“…the booklet of Tan Malakka is limited to the problems of the anti-colonialist struggle in Indonesia. The international problems are only touched on, and only directly concerning the questions of the Indonesian revolution. That is why Tan Malakka does not deal with the question of Stalinism and just limits himself to some general observations. But when he deals with concrete positions, he each time differentiates himself in a very clearly from Stalinist positions”

Indeed, there are some mistakes in Tan Malaka’s writings – for instance, he considered USSR as socialist state. But those mistakes were excusable for him, as it was excusable for Lenin, that he almost didn’t criticize Kautsky before 1914, although Rosa Luxemburg and others already criticized Kautsky fully at that time. Lenin concerned himself mainly with Russia (like Tan Malaka with Indonesia), but when Kautsky’s opportunist deviations had concrete consequences for Russian revolutionary movement, Lenin “differentiated himself in a very clearly from Kautskyist positions” long before 1914, as early as at the time of splitting between Bolsheviks and Mensheviks.
Last, let’s consider one more matter. In his work “Philosophy of Life” Tan Malaka mentioned Mu’tazilites – medieval reformers in Islam, who have came to atheism (according to Malaka, Ibn Rushd (Averroes), who was mentioned by M. N. Roy in his work “Historical role of Islam” (see my work “Forgotten names of Comintern…”), also was Mu’tazilite – but other authors asserts that he wasn’t). Nabhani also mentioned them (he called them Al-Mu’tazilah) in his work “Thought” (see my review of that work). But Nabhani spoke negatively of them – he said that they littered Islamic philosophy with mistakes of Greek philosophers. What Mu’tazilites were in fact? What was their role? (This matter have practical significance today too, it is discussed among different Islamist trends). Apparently, their role was similar to the role of “democrats” in Russia at “Perestroika”. Just as “democrats” overthrew old CPSU regime, but “threw out the child along with the bath”, i.e. discarded Marxism-Leninism along with CPSU regime, and adopted Western liberal ideas uncritically, Mu’tazilites apparently opposed old Islam, which transformed from revolutionary ideology into reactionary one during several centuries (like official “Marxism-Leninism” in USSR), but they adopted Greek philosophy uncritically, along with its shortcomings (disregard of experience and of experiment).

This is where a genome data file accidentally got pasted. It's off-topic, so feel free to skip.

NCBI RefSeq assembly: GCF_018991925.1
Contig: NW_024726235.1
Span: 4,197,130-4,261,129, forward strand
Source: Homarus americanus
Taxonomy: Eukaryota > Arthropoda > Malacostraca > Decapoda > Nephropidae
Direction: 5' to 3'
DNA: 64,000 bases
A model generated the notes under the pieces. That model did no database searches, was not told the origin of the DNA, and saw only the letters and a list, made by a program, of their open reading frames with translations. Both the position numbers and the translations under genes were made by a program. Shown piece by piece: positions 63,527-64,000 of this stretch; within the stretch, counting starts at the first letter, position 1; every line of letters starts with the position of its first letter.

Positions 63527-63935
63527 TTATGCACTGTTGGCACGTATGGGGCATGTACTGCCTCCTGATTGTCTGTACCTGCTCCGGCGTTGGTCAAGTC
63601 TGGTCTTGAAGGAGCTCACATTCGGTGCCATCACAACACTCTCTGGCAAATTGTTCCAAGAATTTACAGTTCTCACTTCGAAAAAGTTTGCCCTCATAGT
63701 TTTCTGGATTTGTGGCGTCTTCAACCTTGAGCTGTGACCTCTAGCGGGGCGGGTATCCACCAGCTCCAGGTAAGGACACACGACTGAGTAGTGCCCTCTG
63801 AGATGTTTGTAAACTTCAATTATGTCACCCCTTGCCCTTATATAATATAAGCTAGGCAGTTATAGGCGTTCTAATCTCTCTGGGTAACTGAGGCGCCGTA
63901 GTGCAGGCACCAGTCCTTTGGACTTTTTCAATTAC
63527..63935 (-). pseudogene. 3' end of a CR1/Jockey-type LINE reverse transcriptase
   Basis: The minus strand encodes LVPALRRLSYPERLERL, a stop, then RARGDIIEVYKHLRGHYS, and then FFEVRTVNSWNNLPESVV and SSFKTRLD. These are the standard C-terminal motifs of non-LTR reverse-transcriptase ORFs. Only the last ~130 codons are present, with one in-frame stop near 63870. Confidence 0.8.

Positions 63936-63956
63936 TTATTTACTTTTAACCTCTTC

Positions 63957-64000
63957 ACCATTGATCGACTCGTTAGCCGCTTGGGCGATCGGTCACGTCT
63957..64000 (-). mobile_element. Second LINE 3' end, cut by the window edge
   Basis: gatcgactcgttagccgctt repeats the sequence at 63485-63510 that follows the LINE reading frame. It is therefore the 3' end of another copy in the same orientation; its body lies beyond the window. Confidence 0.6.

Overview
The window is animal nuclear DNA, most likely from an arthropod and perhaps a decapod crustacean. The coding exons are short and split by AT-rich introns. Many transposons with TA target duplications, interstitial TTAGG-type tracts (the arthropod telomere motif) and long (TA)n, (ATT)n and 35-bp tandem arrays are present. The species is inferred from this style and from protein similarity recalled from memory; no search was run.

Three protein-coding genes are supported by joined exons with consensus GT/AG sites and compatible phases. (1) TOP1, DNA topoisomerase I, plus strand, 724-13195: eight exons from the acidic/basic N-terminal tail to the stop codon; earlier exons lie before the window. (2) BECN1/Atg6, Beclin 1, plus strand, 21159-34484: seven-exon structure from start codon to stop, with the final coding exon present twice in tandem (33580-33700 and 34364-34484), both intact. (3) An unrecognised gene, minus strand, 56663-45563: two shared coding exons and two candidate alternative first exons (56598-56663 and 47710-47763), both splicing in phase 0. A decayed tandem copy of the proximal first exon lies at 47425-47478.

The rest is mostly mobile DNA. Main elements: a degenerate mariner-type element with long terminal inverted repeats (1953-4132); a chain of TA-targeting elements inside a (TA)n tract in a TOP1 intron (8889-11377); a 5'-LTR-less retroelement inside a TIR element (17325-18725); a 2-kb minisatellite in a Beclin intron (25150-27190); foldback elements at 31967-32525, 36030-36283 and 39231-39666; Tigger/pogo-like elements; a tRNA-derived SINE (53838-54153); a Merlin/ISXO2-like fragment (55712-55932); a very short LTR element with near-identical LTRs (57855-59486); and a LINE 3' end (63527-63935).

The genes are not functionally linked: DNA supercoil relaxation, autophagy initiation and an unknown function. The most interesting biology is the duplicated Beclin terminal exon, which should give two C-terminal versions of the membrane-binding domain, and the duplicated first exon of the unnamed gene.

Thus, Tan Malaka, not Nabhani was right in that matter: Mu’tazilites were progressive current in general, in spite of their shortcomings.
Incidentally, Nabhani made similar mistake about the collapse of Ottoman Empire at 1924. He didn’t understand progressiveness of that collapse and naively considered Ottoman Empire of early XX century as remainder of the early Caliphate (like Russian “communists” weep for USSR, naively considering it as the child of Marxism-Leninism).

December 19th, 2010
A. G.